Joy And Sorrow At The European Film Festival

Lost Illusions

THE award-winning French film Lost Illusions is a stark reminder that organised society, at any period in time, doesn’t like its order messed with.

The closing film of the European Film Festival is an adaptation of Honoré de Balzac’s realist literature classic, Illusions Perdues, set in 1820s France.

Director and co-writer Xavier Giannoli re-crafted the serialised novels written between 1837 and 1843 into a captivating 2½-hour spectacle of characters scheming and finding their way up the social ladder in Paris.

After a bloody revolution and the Napoleonic wars, the Restoration period in France is a time of rising enterprise and prosperity. 

Lucien (Benjamin Voisin) works in a printing press in the countryside and pens poems in his spare time. He is ambitious and willing to take any route that will lead him to Paris where he reckons fame and fortune beckon.

They do, along with wine, women, song, love, cunning and skullduggery. 

As the tale unfolds, it weaves in historical information like the importance of the printing press and the arts to its continuing prosperity. The spectre of fake news is already evident, and so too chequebook journalism.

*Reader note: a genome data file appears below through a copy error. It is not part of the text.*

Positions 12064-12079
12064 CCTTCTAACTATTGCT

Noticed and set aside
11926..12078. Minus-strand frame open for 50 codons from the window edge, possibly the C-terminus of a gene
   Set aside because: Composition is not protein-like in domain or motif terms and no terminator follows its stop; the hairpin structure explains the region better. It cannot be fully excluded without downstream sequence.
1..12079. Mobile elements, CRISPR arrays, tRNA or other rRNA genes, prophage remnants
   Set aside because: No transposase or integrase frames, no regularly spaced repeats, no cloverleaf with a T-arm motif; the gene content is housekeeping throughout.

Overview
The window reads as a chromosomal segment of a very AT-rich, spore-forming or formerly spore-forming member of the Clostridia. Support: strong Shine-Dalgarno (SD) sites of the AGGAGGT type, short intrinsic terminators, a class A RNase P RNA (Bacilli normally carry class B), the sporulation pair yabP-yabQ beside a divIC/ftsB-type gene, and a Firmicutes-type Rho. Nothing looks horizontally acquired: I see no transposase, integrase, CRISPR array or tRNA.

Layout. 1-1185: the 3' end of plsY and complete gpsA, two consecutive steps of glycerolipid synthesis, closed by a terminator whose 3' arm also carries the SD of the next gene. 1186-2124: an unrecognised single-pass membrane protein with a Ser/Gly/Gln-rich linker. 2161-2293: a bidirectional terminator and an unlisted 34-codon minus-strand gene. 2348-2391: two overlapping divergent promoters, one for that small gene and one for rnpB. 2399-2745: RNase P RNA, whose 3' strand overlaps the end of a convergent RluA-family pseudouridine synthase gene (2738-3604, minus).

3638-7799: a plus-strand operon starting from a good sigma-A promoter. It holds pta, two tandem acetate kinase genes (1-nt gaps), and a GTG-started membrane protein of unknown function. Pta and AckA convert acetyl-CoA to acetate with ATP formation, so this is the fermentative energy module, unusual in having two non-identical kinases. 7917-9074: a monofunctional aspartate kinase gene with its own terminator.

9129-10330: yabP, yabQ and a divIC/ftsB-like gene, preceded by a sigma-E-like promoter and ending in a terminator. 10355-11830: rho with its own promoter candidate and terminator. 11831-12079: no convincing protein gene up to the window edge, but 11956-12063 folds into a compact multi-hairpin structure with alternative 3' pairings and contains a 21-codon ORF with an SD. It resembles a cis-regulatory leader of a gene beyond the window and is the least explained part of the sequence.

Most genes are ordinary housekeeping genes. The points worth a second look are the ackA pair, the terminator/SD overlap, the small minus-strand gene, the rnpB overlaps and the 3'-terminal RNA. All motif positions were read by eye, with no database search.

It’s all about entertainment pushed to the limits, but with an evolving and reactive system of government waiting to rap it on the knuckles or lop off a head or two. An ongoing issue still faced by the publishing industry today.

Lost Illusions won seven César Awards this year, including Best Film. It is this year’s magnificent EUFF closing film.

The Festival opens on 12 May and presents 24 films from 23 countries at The Projector.

The films cover a range of topics and moods.

Mother Of Apostles

Ukraine’s Mother of Apostles (above) is based on a true story, which echoes the mood in the country currently at war with Russia. The film tracks the journey of Sofia who is trying to find her son who was shot down over occupied territory.

Turkey’s A Unique Life reflects on life choices later in life and how to make the most of opportunities that come up.

In between the sorrow and happiness runs a gamut of emotions to be discovered.

Festival tickets are priced at $13.50 on weekdays and $15 on weekends and are currently on sale at

Concessions are extended to Singapore Film Society members, The Projector Fan Club, The Projector Senior/Student Club, NSFs.

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